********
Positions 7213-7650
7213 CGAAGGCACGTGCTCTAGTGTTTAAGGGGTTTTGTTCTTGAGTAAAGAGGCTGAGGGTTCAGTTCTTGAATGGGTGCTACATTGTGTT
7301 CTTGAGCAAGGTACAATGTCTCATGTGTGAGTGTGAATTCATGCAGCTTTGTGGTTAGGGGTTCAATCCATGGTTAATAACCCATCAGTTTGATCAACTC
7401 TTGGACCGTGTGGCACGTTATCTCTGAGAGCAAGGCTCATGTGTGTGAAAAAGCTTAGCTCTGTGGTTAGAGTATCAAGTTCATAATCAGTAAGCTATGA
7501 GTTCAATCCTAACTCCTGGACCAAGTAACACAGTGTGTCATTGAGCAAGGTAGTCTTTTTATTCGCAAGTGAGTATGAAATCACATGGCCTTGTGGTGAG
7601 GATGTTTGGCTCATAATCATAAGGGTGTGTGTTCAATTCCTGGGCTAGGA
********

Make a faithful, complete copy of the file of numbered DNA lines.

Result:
Positions 7213-7650
7213 CGAAGGCACGTGCTCTAGTGTTTAAGGGGTTTTGTTCTTGAGTAAAGAGGCTGAGGGTTCAGTTCTTGAATGGGTGCTACATTGTGTT
7301 CTTGAGCAAGGTACAATGTCTCATGTGTGAGTGTGAATTCATGCAGCTTTGTGGTTAGGGGTTCAATCCATGGTTAATAACCCATCAGTTTGATCAACTC
7401 TTGGACCGTGTGGCACGTTATCTCTGAGAGCAAGGCTCATGTGTGTGAAAAAGCTTAGCTCTGTGGTTAGAGTATCAAGTTCATAATCAGTAAGCTATGA
7501 GTTCAATCCTAACTCCTGGACCAAGTAACACAGTGTGTCATTGAGCAAGGTAGTCTTTTTATTCGCAAGTGAGTATGAAATCACATGGCCTTGTGGTGAG
7601 GATGTTTGGCTCATAATCATAAGGGTGTGTGTTCAATTCCTGGGCTAGGA